“Terror Crocodiles” Feasted on Large Dinosaurs, New Study Says

reptiles measured up to 33 feet in length and had "teeth the size of bananas"

By Jonny Lupsha, Wondrium Staff Writer

Crocodylians with teeth the size of bananas roamed the Late Cretaceous Period, NPR reported Wednesday. These enormous creatures had been previously discovered but are newly pieced together and understood by recent study. They would have terrorized the dinosaurs.

Dinosaur fossil
Scientists have determined Deinosuchus feeding behavior by examining wear patterns on teeth and bite marks on shells and bones of prey dating from the Late Cretaceous Period. Photo By Jaroslav Moravcik / Shutterstock

According to NPR, a reptilian animal of nightmarish proportions stalked the late Cretaceous Period. “Enormous ‘terror crocodiles’ once roamed the Earth and preyed on dinosaurs, according to a new study revisiting fossils from the gigantic late Cretaceous crocodylian Deinosuchus,” the article said.

“The research reiterates that Deinosuchus were among the largest crocodylians ever in existence, reaching up to 33 feet in length. New in this study is a look at the anatomy of Deinosuchus, which was achieved by piecing together various specimens unknown until now, giving a fuller picture of the animal.”

One researcher claimed Deinosuchus had teeth as large as bananas. The article confirmed that new fossils show that it had the head size and jaw strength to eat its pick of prey, “including large dinosaurs.” This is no small feat considering the evolutionary wonders of dinosaurs as we know them.

Do They Make Sneakers That Big?

One of the most important traits a dinosaur could have had in fleeing from a Deinosuchus would have been its ability to flee from such a predator. Records of biped dinosaurs show that mobility served as a microcosm for evolution as a whole. How do we know they were such excellent runners?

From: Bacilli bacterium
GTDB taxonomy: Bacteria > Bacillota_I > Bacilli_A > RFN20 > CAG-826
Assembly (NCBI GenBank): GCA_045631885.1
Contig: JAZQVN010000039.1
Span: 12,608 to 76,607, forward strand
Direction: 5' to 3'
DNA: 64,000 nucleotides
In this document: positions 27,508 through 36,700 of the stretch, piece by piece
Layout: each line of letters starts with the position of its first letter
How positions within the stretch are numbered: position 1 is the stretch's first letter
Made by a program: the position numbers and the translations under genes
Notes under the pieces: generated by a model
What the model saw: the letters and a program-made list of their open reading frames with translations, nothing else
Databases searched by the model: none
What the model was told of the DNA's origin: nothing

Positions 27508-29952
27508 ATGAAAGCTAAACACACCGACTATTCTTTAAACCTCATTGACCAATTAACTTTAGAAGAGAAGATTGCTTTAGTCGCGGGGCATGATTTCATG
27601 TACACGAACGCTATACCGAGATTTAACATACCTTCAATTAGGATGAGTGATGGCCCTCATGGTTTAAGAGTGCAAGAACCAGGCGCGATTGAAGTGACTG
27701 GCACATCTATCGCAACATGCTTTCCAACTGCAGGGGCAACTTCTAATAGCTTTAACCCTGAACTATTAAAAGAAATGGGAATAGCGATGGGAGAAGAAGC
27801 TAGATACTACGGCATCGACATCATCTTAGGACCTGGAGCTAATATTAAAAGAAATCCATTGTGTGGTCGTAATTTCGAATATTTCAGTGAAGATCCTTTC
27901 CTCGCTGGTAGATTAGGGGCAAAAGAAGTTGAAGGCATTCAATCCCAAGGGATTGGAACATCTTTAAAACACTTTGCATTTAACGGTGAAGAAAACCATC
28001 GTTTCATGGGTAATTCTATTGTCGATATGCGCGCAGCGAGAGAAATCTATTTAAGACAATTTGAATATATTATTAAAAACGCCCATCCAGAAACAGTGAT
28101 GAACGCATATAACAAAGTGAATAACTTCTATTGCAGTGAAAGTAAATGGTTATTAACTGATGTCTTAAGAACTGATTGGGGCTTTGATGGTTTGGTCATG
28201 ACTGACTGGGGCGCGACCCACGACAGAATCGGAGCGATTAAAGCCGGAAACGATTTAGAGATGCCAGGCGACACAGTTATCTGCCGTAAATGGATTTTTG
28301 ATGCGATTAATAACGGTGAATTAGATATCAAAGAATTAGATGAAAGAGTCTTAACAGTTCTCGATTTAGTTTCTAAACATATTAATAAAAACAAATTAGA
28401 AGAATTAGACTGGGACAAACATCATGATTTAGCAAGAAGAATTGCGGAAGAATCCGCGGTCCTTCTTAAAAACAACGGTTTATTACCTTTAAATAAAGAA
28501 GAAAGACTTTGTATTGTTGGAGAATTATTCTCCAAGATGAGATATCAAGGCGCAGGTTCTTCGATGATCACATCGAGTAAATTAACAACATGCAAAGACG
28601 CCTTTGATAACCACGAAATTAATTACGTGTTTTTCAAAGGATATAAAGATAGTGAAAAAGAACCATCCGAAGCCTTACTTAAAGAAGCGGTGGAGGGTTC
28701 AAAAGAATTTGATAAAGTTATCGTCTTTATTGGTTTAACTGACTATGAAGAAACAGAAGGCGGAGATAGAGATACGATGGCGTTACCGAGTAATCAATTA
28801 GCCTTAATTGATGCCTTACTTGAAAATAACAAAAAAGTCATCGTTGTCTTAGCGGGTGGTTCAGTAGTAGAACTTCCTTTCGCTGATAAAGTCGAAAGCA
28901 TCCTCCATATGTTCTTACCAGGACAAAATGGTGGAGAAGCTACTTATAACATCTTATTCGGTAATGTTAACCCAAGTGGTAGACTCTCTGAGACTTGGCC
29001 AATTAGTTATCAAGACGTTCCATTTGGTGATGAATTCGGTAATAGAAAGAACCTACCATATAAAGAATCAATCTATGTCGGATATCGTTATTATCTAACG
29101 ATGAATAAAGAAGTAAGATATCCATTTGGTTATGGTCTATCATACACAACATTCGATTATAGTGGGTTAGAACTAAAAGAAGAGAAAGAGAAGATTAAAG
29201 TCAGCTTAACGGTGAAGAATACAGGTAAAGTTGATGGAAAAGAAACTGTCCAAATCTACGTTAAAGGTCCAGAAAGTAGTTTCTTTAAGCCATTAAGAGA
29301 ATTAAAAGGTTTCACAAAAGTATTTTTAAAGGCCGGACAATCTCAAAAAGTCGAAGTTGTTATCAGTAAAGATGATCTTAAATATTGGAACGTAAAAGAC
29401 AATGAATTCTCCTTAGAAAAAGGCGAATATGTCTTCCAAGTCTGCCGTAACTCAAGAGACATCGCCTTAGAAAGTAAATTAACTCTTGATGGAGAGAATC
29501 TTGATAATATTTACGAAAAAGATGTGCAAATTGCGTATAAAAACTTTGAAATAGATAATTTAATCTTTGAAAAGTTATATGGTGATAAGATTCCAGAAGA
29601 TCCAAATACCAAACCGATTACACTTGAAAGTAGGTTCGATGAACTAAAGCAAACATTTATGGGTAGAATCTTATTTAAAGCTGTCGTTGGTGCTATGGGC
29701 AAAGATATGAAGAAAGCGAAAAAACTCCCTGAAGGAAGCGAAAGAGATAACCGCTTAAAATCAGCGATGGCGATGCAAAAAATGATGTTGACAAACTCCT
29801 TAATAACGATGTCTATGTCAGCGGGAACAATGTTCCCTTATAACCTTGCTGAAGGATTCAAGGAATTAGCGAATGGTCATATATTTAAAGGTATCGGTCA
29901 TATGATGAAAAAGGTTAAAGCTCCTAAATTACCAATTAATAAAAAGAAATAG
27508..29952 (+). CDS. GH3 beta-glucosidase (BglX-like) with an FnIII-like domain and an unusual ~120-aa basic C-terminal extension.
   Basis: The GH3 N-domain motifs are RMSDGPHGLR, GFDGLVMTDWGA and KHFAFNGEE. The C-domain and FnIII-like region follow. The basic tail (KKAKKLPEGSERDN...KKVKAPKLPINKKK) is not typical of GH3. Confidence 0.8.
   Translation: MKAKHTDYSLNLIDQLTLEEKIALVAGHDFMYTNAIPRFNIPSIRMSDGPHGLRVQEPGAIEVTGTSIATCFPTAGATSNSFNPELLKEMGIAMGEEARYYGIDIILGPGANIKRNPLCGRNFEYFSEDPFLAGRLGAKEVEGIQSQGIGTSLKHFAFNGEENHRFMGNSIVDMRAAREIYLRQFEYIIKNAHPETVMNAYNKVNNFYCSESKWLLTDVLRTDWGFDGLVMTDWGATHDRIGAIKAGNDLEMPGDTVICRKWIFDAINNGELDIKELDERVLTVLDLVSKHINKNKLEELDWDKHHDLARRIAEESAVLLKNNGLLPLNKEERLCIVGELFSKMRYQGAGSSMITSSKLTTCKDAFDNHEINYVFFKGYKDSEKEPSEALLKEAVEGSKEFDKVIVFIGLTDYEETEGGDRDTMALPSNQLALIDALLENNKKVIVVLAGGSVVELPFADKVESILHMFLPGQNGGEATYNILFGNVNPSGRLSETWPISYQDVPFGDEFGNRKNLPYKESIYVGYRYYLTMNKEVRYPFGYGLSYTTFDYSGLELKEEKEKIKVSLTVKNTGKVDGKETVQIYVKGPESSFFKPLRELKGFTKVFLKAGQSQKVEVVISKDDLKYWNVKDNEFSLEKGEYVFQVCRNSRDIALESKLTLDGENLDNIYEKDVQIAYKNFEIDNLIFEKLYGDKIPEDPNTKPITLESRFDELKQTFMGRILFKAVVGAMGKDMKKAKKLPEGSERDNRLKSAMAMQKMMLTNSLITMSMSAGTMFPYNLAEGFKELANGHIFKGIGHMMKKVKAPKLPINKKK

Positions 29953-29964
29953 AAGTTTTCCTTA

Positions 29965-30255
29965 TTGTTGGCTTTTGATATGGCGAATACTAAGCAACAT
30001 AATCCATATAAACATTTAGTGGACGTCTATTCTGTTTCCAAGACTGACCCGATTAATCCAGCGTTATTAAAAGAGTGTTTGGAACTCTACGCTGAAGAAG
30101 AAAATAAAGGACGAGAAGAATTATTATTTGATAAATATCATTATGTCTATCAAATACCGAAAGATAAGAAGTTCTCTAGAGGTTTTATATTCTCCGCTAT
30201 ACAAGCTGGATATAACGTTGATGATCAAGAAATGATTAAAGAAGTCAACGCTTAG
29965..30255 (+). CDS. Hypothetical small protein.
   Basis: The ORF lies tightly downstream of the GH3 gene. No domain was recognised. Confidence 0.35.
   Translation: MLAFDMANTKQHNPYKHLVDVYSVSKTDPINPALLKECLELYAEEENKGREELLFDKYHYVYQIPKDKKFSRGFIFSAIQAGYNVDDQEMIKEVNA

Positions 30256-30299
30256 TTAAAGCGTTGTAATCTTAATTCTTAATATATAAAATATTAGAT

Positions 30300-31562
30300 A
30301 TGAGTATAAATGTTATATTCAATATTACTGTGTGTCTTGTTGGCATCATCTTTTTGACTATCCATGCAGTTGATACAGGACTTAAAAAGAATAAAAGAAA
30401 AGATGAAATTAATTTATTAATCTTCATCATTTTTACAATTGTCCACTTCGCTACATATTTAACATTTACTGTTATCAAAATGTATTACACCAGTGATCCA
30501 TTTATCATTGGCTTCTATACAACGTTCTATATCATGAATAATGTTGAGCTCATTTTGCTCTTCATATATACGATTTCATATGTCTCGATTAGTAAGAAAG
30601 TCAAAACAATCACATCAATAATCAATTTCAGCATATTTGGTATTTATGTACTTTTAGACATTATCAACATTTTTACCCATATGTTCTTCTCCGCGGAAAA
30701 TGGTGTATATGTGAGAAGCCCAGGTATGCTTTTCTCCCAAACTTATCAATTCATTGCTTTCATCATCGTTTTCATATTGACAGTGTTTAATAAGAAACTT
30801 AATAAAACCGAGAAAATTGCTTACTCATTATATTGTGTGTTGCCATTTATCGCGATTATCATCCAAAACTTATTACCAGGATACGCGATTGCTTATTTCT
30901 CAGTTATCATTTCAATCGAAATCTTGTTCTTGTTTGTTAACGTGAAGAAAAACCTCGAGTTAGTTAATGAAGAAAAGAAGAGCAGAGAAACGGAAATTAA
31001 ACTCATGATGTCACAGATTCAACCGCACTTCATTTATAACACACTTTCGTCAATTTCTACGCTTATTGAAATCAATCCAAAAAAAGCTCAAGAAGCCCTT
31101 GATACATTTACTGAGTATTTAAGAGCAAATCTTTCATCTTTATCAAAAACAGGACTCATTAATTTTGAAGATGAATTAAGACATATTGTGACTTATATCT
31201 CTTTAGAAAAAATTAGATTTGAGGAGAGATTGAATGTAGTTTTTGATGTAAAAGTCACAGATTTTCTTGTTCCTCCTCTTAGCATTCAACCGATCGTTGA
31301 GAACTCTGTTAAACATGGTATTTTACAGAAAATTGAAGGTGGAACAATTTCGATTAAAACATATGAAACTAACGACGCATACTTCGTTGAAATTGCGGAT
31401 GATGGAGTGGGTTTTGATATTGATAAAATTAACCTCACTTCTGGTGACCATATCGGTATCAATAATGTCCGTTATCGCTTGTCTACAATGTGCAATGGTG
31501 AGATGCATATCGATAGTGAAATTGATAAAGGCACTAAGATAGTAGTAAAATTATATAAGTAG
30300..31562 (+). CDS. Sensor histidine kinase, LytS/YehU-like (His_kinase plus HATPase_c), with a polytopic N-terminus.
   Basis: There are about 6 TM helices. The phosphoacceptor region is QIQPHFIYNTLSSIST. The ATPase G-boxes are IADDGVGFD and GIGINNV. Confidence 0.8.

“One way, which ties in directly with body fossils, is looking at limb proportions and modifications of the hands for grasping,” said Dr. Anthony Martin, Professor of Practice in the Department of Environmental Studies at Emory University. “This is an example of how natural selection favors one trait at the expense of another. In ancestors of dinosaurs, this inverse proportion shows up as a lengthening of the femur, tibia, and fibula and foot bones, which corresponded with a shortening of the forelimb bones.”

Furthermore, Dr. Martin said, another example is when dinosaur legs began to have shortened femurs while the tibia and fibula became longer. He said that a shorter femur meant that each leg could cycle more quickly through a sprint, while the longer tibia and fibula meant dinosaurs’ steps went farther with each step.

Biodiversity in Action

Creatures like Deinosuchus preyed on large dinosaurs, as the NPR article said. But Dr. Martin said that far earlier, an extinction in the Late Triassic Period appears to have led to dinosaurs thriving and diversifying throughout the Jurassic Period.

“This extinction may have been the tipping point for the start of dinosaur evolution,” he said. And what made them so successful in their evolution throughout the remainder of the Mesozoic Period?

“It was their adaptability and their diversity,” Dr. Martin said. “This is evidenced by their occupying every major terrestrial habitat from underground, on the ground, and in the trees. They also seemingly occupied nearly every ecological niche you could expect for a land animal, and this we discern from their diverse feeding choices.”

However, evolution only favored the dinosaurs on land. The seas and the sky belonged to other creatures.

Dr. Anthony Martin is Professor of Practice in the Department of Environmental Studies at Emory University, where he has taught courses in geology, paleontology, environmental science, and evolutionary biology since 1990. He earned his BS in Geobiology from St. Joseph’s College (Indiana), MS in Geology from Miami University (Ohio), and PhD in Geology from the University of Georgia.